8. stapes Says:

    It will be interesting to see what they throw out there at Bonnaroo

  9. poop goblin Says:

    but would not complain of 20 minutes of those similar sand grooves

    just had that density we know what we are gonna drop we are gonna drop it but not vamp it out too hard feel. worked for me. and like miner said that groove was so deep felt at least twice as long live.

  10. tela'smuff Says:

    the ending of Disease was cool. i’m with Miner, i would have loved for that to continue. they are tapping into some new territory. excited to see how it develops over the summer. Dick’s is looking like the can’t miss run.

  11. jdub Says:

    Do I really have to pick between Carini and Roses? Oh man, just straight bliss.

    The inverted drop off into the Carini abyss and MLT type soundscape was one of the craziest experiences I’ve been apart. Place went helical. And stayed that way for a while. Unreal.

  12. tela'smuff Says:

    i hear ya, that was totally unexpected and completely phishy. not really complaining, more just highlighting how unreal those Sand grooves were, and just the fact that they were ever changing. as good as groove as i’ve ever heard the boys play.

  13. stapes Says:

    The Hood is not too shabby.

  14. kenny powers Says:

    I don’t know what’s happening

  15. DocGanz Says:

    Halcy- Doing great. Just bought my first place, so settling in out here. Let me know if you plan to make it out here. JTran’s like 20 minutes away too.
    Watched the Radiohead show last night- thought it wasn’t as good as the Coachella set but might have been the stream quality or the two nights of Phish that put a damper on it.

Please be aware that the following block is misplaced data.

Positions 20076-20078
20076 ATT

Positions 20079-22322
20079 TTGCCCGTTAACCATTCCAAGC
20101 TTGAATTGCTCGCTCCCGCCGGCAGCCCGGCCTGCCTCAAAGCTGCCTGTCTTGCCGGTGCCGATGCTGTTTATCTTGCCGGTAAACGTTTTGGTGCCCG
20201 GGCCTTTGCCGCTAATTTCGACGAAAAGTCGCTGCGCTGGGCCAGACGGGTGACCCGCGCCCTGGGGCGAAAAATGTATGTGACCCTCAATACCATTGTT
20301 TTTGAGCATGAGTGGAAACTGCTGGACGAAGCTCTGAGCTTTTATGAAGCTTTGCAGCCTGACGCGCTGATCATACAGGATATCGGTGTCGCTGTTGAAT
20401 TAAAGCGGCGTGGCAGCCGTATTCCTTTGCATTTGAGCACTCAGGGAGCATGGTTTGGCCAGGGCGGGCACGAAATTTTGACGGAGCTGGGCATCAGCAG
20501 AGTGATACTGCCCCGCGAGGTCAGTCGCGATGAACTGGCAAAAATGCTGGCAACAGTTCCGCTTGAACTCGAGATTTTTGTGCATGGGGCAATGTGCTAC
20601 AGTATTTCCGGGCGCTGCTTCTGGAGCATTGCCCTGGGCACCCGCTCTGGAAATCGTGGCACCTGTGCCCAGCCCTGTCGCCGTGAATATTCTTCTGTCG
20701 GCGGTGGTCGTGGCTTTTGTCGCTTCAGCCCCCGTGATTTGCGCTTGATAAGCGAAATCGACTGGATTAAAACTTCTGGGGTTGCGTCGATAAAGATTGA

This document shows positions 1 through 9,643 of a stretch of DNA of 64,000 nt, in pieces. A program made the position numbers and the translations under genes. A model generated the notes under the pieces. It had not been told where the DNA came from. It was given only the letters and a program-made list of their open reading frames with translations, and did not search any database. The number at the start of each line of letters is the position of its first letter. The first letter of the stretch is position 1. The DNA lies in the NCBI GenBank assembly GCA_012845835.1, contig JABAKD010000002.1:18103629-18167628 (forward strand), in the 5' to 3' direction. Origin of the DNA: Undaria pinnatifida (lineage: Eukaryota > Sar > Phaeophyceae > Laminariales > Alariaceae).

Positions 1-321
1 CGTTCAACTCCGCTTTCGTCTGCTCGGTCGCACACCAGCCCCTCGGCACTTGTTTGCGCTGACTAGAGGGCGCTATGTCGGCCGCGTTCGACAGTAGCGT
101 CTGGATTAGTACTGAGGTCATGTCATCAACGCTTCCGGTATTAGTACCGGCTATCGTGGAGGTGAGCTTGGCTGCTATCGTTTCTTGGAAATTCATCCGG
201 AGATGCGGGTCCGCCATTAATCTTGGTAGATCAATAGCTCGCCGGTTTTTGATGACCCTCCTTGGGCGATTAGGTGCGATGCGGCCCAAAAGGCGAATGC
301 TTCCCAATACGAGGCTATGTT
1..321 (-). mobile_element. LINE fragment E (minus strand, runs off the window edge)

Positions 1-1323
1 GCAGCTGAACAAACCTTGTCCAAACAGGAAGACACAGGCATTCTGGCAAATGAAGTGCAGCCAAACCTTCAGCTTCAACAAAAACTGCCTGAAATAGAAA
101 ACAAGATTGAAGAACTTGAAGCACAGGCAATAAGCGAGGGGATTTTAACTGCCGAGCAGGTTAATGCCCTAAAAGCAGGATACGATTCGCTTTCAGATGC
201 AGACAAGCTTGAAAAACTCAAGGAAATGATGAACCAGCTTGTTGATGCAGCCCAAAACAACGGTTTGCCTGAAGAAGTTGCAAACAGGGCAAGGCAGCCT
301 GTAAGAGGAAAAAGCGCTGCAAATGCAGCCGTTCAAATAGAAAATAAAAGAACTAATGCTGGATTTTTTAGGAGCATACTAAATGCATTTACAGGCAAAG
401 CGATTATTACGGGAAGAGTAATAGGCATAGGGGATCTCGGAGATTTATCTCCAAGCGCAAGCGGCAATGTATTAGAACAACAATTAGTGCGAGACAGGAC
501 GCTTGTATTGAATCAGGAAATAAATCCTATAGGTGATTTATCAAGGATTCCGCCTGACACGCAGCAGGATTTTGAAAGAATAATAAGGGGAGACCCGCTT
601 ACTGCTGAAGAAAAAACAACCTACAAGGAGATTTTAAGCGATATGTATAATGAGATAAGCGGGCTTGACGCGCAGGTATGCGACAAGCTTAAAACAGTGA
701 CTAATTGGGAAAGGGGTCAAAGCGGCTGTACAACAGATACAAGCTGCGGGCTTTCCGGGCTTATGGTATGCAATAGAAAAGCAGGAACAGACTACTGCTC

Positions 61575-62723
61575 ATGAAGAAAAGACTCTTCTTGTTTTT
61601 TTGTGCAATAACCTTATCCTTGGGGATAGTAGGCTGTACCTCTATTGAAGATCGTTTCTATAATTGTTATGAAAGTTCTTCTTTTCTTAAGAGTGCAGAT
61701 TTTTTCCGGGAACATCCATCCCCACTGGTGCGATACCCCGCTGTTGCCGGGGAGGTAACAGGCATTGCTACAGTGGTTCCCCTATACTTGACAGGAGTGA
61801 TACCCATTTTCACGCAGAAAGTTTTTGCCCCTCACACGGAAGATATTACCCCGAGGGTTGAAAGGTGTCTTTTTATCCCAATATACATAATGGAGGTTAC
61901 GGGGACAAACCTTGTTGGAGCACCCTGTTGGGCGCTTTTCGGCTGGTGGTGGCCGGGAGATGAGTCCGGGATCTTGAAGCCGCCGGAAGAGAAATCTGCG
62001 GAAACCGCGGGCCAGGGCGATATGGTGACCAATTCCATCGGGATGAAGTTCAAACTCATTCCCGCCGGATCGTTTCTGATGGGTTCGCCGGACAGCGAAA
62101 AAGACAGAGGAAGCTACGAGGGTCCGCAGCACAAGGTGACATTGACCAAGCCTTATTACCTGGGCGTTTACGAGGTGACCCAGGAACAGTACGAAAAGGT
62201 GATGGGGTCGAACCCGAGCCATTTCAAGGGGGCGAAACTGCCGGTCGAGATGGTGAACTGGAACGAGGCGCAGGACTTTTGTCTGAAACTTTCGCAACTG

Im camping at Dicks and once again flying solo, so if anyone else decides to hit it up and camp, let me know

  16. stapes Says:

    don’t lie @tela’s. you just felt like Nellie Kane came up punched you in the dick then ran the other way.

  17. poop goblin Says:

    Sand, Boogie, and 2001 all featured this harder crisper jazz funk style

    I hate fuckin boogie and was bitching pre jam

    Trey shoved that shit right up my ass. can’t get that little lick he was playing out of my fucking heads. shit was pure fire. room blew the fuck up too.

  18. Gavinsdad Says:

    Re Taste – was never bullish on the gorge 09 taste which I watched intently when I was there. Now this Woosta Taste is something I can get behind. Extremely spirited and hot…great Page work.,…awesome way they slipped into it out of the “siket-ness”….

  19. dorn76 Says:

    Page’s banging on of the keys bleeds into Trey’s cue during Gin, to the point he’s forced to yell “Leo!” instead. Crowd goes nuts.

    And those “atonal offerings” (nice description) during Maze. Touched me in my naughty parts.

  20. robear Says:

    Boogie On night one highest of highlights?

    Reds fingers finally catch up to his brain. Sick

  21. poop goblin Says:

    don’t know about that stapes

    really feel anyone that thinks that true segue in the age of no seague phish out of a groove that swanky is a punch in the dick may want to hand in their phish card

  22. jdub Says:

    Page opens the belly of the beast during this Carini meltdown with crazy synth sounds and then into some seriously soulful play that just brought it home. So lovely. Listening now it sounds even more impressive than in person. Blown away in person. The trickle into Taste is spot on. Oh man… gonna enjoy this.

  23. poop goblin Says:

    plus to most of us kids that came up 94 and before Nellie kane still holds a pretty important place in phishness

    it’s not all loops and glowsticks

  24. DavidSilver Says:

    “its weird, it’s unaccepted and extremly phishie”

    Word to that. that segue was so unexpected, but so fluid and natural. Brilliant. The problem with Sand is that I’m never happy when it ends. They could crush that song for 2 hours and it still wouldn’t satisfy me.

  25. Gavinsdad Says:

    Loved Norwegian wood during the JB #line but man it fits perfectly into the Taste framework. Like, perfectly.